Lack of pool hampers student opportunities

  • Mar. 2, 2011 1:00 p.m.
Lori Fry

Lori Fry

by Lori Fry

In today’s healthy society, it is common knowledge the benefits of an aquatic facility easily outweigh the few barriers that prevent a community from providing this year round and highly recommended form of fitness, yet the lack of a pool in the South Cariboo creates lifelong barriers to many of its residents.

Just as we all learn to walk, talk and drive a car, swimming is a necessary life skill that shouldn't be considered a privilege for a select few, but rather a right for all.

Not only can learning to swim save many lives, it also gives some the opportunity to save the lives of others. Fortunately for two South Cariboo secondary school students, this opportunity has become a reality.

At ages two and three respectively, Bo Stitch and Celine Majcher began swimming lessons in the Red Cross program, and by age 10, had completed all 10 levels. Due to an age restriction, they both had to wait until age 12 to challenge the Bronze Cross and Bronze Medallion components, as well as a fitness test and a standard First Aid course,  which are prerequisite for the National Life Saving Program (NLS).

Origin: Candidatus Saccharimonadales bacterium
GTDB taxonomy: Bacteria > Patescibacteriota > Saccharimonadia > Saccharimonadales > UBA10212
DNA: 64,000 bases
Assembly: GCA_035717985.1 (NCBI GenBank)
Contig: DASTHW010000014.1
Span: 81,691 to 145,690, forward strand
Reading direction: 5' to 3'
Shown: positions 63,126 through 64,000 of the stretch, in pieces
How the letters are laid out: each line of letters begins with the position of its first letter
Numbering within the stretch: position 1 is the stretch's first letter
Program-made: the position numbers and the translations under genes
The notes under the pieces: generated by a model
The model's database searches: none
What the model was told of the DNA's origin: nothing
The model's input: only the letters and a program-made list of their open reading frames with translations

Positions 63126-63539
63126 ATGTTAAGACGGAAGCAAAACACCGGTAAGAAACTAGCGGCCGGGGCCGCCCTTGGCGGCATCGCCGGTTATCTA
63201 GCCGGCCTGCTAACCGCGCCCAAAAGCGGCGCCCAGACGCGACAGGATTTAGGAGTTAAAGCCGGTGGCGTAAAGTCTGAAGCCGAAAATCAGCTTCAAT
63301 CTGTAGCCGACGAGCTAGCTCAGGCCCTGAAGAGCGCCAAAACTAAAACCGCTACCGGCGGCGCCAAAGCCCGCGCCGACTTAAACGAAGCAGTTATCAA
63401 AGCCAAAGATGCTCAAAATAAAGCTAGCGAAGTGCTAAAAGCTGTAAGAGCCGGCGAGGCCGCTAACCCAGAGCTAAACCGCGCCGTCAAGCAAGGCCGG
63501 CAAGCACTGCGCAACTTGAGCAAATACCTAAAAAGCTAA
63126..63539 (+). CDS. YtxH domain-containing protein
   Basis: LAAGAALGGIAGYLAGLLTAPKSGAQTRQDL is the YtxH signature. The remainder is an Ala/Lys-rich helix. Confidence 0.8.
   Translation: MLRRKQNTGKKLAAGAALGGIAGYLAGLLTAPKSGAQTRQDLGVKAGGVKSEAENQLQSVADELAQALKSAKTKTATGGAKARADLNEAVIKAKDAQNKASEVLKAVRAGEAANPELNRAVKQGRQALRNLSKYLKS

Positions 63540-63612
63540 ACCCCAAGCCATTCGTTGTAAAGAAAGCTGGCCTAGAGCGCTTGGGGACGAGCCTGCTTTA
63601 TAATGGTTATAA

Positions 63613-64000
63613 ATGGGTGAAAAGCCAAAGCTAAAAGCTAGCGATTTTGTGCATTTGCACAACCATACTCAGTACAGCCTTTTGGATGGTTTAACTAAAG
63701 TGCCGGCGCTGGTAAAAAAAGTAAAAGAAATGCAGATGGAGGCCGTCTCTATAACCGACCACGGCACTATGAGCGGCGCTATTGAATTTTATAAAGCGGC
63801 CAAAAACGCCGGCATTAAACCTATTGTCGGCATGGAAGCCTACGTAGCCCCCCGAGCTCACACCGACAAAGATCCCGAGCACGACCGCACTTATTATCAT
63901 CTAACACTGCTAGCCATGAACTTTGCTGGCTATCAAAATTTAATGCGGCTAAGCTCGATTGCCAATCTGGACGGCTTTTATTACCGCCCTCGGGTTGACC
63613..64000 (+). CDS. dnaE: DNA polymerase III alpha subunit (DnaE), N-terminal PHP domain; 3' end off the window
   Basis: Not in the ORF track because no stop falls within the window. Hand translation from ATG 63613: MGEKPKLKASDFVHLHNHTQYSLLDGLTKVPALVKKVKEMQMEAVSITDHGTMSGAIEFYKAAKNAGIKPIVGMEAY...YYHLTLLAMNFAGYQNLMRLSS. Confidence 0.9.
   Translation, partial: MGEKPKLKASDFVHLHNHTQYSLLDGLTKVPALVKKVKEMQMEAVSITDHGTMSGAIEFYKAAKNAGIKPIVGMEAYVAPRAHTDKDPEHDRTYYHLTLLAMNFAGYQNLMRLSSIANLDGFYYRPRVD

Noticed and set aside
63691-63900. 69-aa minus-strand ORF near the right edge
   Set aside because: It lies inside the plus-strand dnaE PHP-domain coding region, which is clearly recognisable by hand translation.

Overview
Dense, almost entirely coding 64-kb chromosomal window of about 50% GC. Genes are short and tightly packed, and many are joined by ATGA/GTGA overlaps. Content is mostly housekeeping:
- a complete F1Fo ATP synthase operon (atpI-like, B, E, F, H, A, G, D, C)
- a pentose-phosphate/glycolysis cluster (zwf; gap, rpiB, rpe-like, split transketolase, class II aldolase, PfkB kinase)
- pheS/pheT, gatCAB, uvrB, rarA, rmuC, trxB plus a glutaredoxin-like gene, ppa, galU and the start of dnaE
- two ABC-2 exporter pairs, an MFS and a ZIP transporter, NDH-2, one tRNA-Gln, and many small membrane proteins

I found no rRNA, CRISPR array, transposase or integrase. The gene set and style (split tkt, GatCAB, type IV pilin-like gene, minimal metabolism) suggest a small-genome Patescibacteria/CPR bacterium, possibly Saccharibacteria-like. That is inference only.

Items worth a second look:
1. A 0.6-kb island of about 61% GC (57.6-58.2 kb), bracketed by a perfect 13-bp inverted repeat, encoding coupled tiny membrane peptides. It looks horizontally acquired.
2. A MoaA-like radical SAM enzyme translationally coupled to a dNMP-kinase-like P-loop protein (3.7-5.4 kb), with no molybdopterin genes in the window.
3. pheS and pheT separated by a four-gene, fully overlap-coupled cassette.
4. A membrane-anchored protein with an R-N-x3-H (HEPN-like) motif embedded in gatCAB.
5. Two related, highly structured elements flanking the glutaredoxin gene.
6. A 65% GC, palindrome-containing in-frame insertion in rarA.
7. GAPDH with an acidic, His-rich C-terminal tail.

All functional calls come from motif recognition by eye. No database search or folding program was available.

Celine has since completed further training as a water safety instructor, which is required to teach swimming lessons, following the Assistant Water Safety Instructor course.

Bo hopes to challenge these courses this summer if he’s able to co-ordinate dates either in Vancouver or Williams Lake.  

At age 16, Bo and Celine are now qualified lifeguards. Not only is this an incredible personal accomplishment, it will also provide these students with potential job opportunities that will help pay their way through university.

As wonderful as this all sounds, neither of these students would have had the opportunity to pursue this interest if it was not for  the connection between family and friends in other communities, such as Vancouver, Powell River, Vanderhoof and Armstrong, as well as the sacrifices made by these students and their families.

Many summer vacations and spring breaks were scheduled around training times and locations; financial hardships had to be absorbed in the planning as did the separation of family members.

Even if it is possible, should residents of the South Cariboo have to disrupt or relocate their families to give their children access to basic services?  What about those who are not as fortunate to have such connections and opportunities?

The lack of a pool prevents training opportunities for students, which are available elsewhere and forces students to leave their community to pursue training. It ultimately impairs the future of the South Cariboo as a whole.  

Join the south Cariboo Aquatic Society (SCAS) in its pursuit of an aquatic centre in the south Cariboo.  

Lori Fry is the SCAS advertising and public relations director.